Lennie Character Analysis

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Some say Lennie is a monster, who kills things on purpose, others say he's just a man who doesn't do mean things for meanness, but everyone can agree that unless supervised, Lennie can be a menace. Lennie is a gentle giant, compared to a horse, dog, and bear in the book. And with his animalistic qualities, tends to hurt things and not understand the norms associated with his actions.
Lennie, in a childish attempt to touch Curley's wife's hair in order to feel how soft it is, breaks her neck and kills her. Lennie didn't do it to actually hurt her. In the process of touching her hair, he pulled it, and just like the girl with the pretty red dress in Weed, she panicked. And the gentle giant, not knowing what to do, shook her, and i doing so broke her neck. As stated before 'Lennie never done it in meanness', He doesn't understand his own strength, and just like with the mouse and the puppy, he killed Curley's wife by accident.
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I'm gonna shoot him in the gut!” The workers from the ranch formed their own witch hunt for Lennie, which George was involved in as well. And as the others added gasoline to the flames of anger and rampage, slim remained calm. Slim knew he had to talk to George about Lennie. George grasps at the prospect of capturing Lennie and bringing him to jail instead of killing him, but Slim reminded him of the fact that Lennie isn't ok, he's not right. “ An suppose they strap him down and put him in a cage, that ain't no good George.”, and of course George knows that Slim is right.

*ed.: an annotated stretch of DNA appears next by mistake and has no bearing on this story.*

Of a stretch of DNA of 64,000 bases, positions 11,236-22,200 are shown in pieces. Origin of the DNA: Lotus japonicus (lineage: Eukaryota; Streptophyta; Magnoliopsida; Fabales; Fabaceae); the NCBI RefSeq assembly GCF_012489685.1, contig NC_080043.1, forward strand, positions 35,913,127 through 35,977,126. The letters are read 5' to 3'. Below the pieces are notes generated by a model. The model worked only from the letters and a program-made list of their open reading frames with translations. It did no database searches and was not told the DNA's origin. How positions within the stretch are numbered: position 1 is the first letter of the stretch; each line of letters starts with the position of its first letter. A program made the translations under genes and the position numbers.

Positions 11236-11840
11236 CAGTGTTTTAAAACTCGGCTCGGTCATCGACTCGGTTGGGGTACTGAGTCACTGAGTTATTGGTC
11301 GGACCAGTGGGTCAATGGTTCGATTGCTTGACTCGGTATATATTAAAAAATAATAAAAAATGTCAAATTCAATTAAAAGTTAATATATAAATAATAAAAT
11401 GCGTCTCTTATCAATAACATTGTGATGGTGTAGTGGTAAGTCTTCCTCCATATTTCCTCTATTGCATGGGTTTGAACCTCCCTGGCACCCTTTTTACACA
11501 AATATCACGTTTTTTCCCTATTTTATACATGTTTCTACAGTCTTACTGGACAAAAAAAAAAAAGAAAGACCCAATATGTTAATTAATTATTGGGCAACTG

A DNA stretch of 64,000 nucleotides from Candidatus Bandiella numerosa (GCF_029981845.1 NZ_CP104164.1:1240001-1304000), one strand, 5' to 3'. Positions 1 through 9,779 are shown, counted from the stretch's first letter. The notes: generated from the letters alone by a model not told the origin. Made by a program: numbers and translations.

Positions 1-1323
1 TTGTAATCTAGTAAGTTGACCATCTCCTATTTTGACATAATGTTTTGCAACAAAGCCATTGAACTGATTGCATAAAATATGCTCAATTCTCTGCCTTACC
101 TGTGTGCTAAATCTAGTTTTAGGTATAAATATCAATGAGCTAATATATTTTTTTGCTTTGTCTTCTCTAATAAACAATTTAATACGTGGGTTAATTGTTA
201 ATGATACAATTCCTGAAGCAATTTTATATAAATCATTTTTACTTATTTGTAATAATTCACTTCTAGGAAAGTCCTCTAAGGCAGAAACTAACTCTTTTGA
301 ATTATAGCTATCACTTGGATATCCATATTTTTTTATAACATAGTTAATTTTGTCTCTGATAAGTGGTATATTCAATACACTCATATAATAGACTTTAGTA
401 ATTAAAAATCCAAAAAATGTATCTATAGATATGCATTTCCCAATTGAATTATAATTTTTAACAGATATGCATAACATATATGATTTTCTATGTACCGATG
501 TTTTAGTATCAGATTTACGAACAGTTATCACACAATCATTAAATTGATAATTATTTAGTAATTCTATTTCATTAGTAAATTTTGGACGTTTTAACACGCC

“I ought to of shot that dog myself, George. I shouldn't ought to of let no stranger shoot my dog.” Candys words ring through George’s head as they conduct the witch hunt on Lennie. Finally, when George found Lennie, he had him look over the river, just above the hills, and imagine what their life was going to be like. BANG! Then George shot Lennie

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